The doctor listens closely as she holds her head close to the patient. He leans his head forward whilst keeping patient and silent. The artist puts in some strong detail here, with lines being drawn over several times in order to leave a darker, stronger finish. He pays particular attention to the limbs, such as the gentleman's left arm. Small elements of the background are added to support the piece, but done so in a manner which we do not immediately notice them. Parts of the room's inventory are found to the right hand side, and a small mark is left in the bottom corner which confirms the authenticity of this piece. Drawings are normally harder to attribute, because of their relative simiplicity in relation to paintings or sculptures, and so a stamp can be given by the artist or those representing him in order to ensure that the piece is attributed correctly in the future. A catalogue raisonne in the 1970s has pulled together all of his work up to that point, and only a few further items have been added since.

Toulouse-Lautrec features more details here than in some of his other study drawings - see, for example, of how small hairs poke out from the man's chest. There is something almost cartoon like about this depiction, and we do know that the artist produced a number of caricatures during his lifetimes which fits with the style of this piece. There is also perhaps something humorous about this personal moment, with the large stomach hanging out as the doctor places her head to it. His beard also hangs from his body in a manner which underlines his ageing condition, and the expression on his face suggests an awkwardness at proceedings. The artist produced cartoons which poked fun at others, even his family and friends, in a manner which was light hearted and never intended to cause much offence.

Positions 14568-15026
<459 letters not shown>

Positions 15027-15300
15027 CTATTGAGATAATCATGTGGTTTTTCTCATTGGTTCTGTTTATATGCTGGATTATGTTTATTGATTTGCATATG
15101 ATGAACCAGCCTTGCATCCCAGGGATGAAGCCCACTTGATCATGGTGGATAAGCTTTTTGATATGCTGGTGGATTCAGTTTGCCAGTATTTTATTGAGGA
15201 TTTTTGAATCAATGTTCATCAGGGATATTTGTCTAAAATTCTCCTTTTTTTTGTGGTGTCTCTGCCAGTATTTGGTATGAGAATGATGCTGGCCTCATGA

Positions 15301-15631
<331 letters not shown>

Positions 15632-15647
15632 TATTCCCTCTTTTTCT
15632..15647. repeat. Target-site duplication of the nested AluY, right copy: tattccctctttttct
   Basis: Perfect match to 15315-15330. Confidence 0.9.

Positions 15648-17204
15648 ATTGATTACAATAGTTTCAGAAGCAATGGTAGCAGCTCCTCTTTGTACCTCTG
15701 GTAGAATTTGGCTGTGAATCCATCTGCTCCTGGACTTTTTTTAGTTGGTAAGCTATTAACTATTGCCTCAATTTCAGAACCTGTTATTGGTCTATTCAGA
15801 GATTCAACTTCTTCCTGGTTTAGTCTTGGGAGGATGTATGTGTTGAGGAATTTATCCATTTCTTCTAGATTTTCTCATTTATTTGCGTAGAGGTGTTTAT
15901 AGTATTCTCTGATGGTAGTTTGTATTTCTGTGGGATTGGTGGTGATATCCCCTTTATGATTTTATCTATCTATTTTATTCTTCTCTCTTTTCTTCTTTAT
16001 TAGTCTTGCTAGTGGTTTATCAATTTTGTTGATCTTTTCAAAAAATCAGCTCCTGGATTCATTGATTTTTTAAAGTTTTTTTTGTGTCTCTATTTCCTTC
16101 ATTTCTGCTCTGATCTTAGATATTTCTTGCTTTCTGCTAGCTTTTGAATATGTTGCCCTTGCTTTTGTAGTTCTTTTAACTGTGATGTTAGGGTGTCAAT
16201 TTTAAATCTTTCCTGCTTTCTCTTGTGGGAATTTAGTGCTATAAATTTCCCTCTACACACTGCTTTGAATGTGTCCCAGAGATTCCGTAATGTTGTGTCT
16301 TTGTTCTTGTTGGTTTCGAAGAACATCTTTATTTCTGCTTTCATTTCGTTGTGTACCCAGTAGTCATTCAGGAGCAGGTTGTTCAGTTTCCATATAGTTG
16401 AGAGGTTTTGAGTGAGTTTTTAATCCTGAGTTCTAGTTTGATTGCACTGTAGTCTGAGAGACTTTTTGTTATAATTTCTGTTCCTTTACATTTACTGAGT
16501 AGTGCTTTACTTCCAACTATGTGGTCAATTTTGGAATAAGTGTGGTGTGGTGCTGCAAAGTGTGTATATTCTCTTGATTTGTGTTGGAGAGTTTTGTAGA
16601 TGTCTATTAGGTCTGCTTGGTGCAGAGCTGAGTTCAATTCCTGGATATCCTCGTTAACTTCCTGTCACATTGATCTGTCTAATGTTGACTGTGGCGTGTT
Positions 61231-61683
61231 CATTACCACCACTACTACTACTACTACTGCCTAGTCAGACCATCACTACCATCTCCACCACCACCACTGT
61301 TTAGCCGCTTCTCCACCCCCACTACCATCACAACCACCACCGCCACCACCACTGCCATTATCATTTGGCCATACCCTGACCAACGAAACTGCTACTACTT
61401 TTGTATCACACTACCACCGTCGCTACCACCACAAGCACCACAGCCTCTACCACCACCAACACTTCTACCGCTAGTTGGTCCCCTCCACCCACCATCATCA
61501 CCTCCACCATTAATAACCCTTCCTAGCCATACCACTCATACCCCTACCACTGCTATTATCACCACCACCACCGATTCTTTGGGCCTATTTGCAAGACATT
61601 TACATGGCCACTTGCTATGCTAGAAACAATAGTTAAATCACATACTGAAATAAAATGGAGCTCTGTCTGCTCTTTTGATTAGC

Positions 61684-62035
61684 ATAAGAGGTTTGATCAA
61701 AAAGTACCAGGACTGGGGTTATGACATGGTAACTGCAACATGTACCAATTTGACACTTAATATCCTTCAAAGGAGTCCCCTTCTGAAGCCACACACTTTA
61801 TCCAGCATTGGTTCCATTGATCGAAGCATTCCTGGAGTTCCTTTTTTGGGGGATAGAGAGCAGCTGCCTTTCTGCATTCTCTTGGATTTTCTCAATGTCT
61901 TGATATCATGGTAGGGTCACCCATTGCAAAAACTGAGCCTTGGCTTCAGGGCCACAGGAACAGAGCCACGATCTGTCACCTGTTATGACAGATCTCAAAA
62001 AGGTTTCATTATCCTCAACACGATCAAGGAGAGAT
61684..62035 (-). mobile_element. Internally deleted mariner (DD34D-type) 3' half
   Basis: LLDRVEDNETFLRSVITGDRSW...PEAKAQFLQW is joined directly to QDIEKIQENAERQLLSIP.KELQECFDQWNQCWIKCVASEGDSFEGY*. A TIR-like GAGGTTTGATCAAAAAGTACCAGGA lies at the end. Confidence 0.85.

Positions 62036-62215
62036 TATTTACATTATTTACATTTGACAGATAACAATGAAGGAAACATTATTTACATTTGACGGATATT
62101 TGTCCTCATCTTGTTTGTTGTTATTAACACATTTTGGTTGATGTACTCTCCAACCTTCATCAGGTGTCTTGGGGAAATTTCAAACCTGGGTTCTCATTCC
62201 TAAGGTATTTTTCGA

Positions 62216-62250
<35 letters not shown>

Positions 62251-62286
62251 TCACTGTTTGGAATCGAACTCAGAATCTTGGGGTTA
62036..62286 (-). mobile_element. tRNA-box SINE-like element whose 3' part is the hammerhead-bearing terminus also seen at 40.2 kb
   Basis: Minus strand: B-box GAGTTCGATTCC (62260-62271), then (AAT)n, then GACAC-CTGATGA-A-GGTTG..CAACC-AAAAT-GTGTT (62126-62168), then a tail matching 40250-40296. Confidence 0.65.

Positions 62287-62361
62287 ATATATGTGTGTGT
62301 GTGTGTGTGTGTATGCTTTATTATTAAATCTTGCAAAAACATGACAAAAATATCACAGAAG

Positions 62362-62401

This pencil drawing exists in several different versions and the particular piece in front of us here is listed as being 33,2 x 21,9 cm; 13⅛ x 8⅝ in. in size. There is also another artwork on the back, which suggests that this might have been within a sketchbook initially, before the artist decided to remove it and give it away separately. Many of his sketchbooks actually still exist and so this is quite a likely scenario. The auction listing at Sotheby's discusses the condition of this piece, but does not provide much information on the artwork in other ways, with information perhaps hard to find all these years later. L'Auscultation remains, however, one of his most memorable and charming drawings.